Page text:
Amaker became a fixture in the Duke backcourt, starting 138 games over four years. He established school records for assists and steals (both since broken), and was a key member of the 1986 team that advanced to the NCAA title game, only to lose to Louisville.
“Tommy has always been a student of the game,” says ESPN college basketball analyst Jay Bilas, who played with Amaker for three years at Duke. “When we played for USA Basketball [in 1985], a coach came into our room to talk about our next opponent. Tommy had already seen them play, and he finished every sentence the coach started. It was crazy. Here we were, 21-year-old kids in Taiwan, and Tommy was already thinking ahead of everyone else.”
After college, Amaker was drafted by the NBA’s Seattle Supersonics, but didn’t make the team. After that, he spent three days trying out for the Wyoming Wildcatters of the no-longer-operating Continental Basketball Association before deciding to return to Duke to work for a year as a graduate assistant under Krzyzewski. That was the beginning of a nine-year apprenticeship under arguably the most celebrated and successful college basketball coach of his time.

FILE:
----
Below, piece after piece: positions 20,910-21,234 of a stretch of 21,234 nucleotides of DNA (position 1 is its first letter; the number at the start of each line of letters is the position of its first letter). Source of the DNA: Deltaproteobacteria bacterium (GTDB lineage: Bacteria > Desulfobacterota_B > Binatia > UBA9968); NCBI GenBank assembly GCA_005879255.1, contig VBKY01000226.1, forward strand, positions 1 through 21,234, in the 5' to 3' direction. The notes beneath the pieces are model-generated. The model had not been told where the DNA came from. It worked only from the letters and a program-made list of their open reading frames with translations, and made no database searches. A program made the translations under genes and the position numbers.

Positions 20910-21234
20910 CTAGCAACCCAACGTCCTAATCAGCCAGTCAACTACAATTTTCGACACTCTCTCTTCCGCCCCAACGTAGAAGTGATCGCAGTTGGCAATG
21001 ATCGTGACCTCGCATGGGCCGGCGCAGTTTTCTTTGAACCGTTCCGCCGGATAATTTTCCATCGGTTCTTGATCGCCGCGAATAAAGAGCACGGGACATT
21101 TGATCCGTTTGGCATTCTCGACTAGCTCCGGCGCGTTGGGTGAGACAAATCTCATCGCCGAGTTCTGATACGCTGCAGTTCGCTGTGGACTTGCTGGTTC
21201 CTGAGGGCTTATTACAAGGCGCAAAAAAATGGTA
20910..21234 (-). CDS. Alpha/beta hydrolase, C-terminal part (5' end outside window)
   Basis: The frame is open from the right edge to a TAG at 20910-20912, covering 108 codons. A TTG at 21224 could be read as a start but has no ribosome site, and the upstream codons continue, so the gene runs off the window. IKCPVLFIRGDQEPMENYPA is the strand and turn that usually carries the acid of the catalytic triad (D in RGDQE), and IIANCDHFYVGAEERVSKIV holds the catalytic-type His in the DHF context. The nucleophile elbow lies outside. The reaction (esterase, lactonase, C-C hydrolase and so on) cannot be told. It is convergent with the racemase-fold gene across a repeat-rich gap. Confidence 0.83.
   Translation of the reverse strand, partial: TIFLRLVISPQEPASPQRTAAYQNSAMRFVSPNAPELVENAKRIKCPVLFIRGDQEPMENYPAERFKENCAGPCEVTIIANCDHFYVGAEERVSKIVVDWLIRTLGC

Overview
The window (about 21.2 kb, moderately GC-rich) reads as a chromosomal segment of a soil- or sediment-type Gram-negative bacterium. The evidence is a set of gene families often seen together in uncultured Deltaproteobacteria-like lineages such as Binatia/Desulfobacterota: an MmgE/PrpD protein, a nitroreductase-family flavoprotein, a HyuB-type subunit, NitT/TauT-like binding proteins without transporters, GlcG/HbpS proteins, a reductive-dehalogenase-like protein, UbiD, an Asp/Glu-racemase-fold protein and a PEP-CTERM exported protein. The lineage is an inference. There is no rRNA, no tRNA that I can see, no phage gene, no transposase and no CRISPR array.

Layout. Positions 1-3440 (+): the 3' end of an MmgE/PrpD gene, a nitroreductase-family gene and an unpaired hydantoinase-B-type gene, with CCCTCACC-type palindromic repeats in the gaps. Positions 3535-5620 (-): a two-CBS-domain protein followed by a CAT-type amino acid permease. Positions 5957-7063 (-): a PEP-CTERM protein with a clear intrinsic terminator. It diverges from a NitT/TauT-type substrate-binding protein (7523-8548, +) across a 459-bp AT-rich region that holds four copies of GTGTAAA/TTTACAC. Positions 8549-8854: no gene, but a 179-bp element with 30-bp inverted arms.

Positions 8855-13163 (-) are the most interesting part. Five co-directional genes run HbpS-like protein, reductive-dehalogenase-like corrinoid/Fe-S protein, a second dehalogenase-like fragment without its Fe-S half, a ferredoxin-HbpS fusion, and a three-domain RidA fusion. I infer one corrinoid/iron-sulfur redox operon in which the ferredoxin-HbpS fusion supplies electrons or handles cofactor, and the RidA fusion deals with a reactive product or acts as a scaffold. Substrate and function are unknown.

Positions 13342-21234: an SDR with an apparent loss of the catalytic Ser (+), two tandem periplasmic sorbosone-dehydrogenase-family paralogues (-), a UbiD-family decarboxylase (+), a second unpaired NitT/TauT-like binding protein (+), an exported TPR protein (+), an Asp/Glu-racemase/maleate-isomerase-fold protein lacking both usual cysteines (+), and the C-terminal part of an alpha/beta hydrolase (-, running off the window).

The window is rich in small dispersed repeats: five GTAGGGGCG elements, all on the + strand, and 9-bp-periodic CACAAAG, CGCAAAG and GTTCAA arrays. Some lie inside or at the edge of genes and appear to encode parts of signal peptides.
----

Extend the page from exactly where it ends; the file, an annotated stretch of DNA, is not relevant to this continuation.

One of Amaker’s first tasks as an assistant coach was to go hard after top recruit Grant Hill, who was weighing offers from all of the best college programs. Hill eventually chose Duke, where he went on to become an All-American.
“He has this ability to connect with guys in recruiting, which is one of the big parts of having a successful Division I program,” Hill says. “You have to be a salesperson, to convince them to come and then to buy into your beliefs and into one another. He had that.”
By 1997, Amaker was ready for his own gig. He accepted a job at Seton Hall, a school in the powerhouse Big East conference. At 31, he was the youngest coach in the league, and he was an immediate success, leading the Pirates to the Sweet Sixteen of the 2000 NCAA Tournament. He also showed his ability to attract top talent by signing Eddie Griffin, the nation’s number one prepster, and pulling in the country’s best-rated recruiting class.